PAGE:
With the US Federal Reserve currently printing money at a record pace, and triggering massive inflation that devalues their paper currency, it’s no surprise that investors are looking at other options to hedge against inflation and macro economic uncertainty. Gold fits the bill. It has maintained its value throughout history and the spot price of gold has risen significantly the last few years.
There are plenty of reasons to collect gold. What’s great about the process of collecting gold is that you can turn it into a hobby! Some chose to metal detect or pan for gold. Some like to visit thrift stores or pawn shops looking for high gold content jewelry. Others turn to collecting gold coins that have numismatic value, or collecting gold coins bars that have bullion value.
If you are interested in turning your inflation hedging pursuit of gold into a fun collecting hobby, here are the most popular pieces of gold to collect.
- American Gold Eagle – First minted in 1986, the American Gold Eagle is arguably the most popular gold coin in the world. Gold Eagles are released annually in a variety of weights to suit any budget. Each coin is guaranteed by the US government and stamped with a face value. Gold Eagles are world renowned for their timeless design and relatively low premium over spot price, making them easy to stack and trade.
- Canadian Gold Maple Leaf – The Royal Canadian Mint struck its inaugural Gold Maple Leaf coin in 1979, making it the first .9999 fine (24 karat) gold coin in the world. Gold Maples are released annually in a variety of weights. They are highly sought after for their standard-setting purity and anti-counterfeiting technology, such as precision radial lines, advanced engraving, and the Royal Canadian Mint’s proprietary BULLION DNA technology. With Her Majesty Queen Elizabeth II’s death in September 2022, the Queen’s right-profile effigy from Susanna Blunt will be the last update to the Queen’s appearance in 2023. The coins will be replaced with a new effigy of King Charles III going forward.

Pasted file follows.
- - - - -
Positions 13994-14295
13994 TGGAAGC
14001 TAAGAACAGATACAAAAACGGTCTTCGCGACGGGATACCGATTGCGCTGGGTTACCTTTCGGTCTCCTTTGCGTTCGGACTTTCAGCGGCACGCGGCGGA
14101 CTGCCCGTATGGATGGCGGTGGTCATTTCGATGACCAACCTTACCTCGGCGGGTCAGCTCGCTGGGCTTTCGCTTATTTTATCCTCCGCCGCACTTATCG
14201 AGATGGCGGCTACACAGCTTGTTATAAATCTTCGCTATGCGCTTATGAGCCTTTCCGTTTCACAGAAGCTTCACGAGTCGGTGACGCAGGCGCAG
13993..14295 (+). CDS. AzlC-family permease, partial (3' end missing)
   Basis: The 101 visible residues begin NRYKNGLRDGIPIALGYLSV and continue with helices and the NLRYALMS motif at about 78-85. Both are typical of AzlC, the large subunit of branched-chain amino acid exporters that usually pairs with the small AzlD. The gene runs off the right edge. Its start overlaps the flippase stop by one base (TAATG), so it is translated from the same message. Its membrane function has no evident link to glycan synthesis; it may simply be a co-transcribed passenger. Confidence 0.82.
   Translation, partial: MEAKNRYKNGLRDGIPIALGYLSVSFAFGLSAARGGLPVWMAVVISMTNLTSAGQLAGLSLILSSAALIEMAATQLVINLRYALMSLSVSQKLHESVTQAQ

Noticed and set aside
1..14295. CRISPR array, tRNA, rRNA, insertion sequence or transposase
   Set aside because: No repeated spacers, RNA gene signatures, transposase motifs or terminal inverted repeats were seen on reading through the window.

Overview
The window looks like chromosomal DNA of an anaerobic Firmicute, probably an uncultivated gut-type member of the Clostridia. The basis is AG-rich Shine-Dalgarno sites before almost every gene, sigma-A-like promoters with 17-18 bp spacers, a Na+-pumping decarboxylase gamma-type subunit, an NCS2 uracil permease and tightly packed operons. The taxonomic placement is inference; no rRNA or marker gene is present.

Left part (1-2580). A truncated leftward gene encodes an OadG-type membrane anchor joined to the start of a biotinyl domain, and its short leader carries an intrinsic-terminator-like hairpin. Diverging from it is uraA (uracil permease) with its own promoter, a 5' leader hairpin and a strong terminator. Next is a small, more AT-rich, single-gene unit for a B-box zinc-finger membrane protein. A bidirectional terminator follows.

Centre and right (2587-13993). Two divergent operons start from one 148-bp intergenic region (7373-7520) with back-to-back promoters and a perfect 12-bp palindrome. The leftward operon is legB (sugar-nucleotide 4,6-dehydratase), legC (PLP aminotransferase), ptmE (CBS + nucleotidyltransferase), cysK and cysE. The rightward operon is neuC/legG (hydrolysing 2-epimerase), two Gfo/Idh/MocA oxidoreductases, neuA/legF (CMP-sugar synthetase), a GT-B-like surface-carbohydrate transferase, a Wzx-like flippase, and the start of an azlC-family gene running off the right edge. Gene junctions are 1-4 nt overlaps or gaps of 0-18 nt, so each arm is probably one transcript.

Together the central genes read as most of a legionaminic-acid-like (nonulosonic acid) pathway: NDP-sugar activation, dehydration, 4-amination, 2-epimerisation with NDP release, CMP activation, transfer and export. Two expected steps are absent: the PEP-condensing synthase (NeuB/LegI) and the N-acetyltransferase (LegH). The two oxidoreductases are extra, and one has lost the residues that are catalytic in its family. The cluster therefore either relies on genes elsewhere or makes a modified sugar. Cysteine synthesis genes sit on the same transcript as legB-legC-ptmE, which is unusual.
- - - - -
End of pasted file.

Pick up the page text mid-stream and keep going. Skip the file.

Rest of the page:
- 1 oz Gold Bars – Gold bars are one of the most cost-effective ways to own the physical metal. That’s because bars generally match government-minted coins in content and purity, but cost less thanks to low production costs and less elaborate designs. This makes them a great long term investment. There are different weights, varieties, and designs of bars out there making them very collectible.
- Pre-1933 Gold Coins – Minted before 1933, many of these American coins spent time in circulation — changing hands in everyday transactions for items like food, rent, and clothing. Pre-33 gold coins are available in various grades and conditions, including those certified by PCGS and NGC, two of the most trusted third-party coin grading services in the nation. Supply of these historic coins is limited, so rising demand could yield higher value if you choose to sell in the future. Holding a pre-1933 gold coin takes you back to a simpler time, when the gold standard reigned supreme.
- American Gold Buffalo Coins – The 1 oz Gold Buffalo Coin is a stunning rendition of the iconic 1913 buffalo head nickel. Its finely-sculpted symbols of the wild American frontier appear to radiate in pure 24-karat gold, resulting in one of the most exquisite coins ever produced by the US Mint. First struck in 2006, the Gold Buffalo’s low annual mintage of only 300,000 makes it highly sought after by investors and collectors. A Gold Buffalo coin is the perfect balance of historical significance, legal tender backed by the US Government, and the US Mint’s purest, 24-karat gold content.
- South African Krugerrands – These coins were first minted in 1967 and are highly sought after due to their historical significance as the first modern gold bullion coin. The 1980 Krugerrand is well known to collectors.
- Australian Gold Kangaroo – These coins are minted by the Perth Mint and feature a different design each year, with the exception of the 1989 and 1990 editions, which feature the same design.
- Chinese Gold Pandas – These coins are minted by the People’s Republic of China and feature a new design each year, making them highly collectible.
Be sure to purchase from a reputable gold dealer and pay attention to the spot price of gold. Your best options options are to purchase online or at your local coin store (LCS). Beware of fake gold bars. One trick is to coat the outside of the bar with gold over an inferior metal. Purchase one “in assay” that has a certificate and a serial number. Gold coins are more difficult to forge.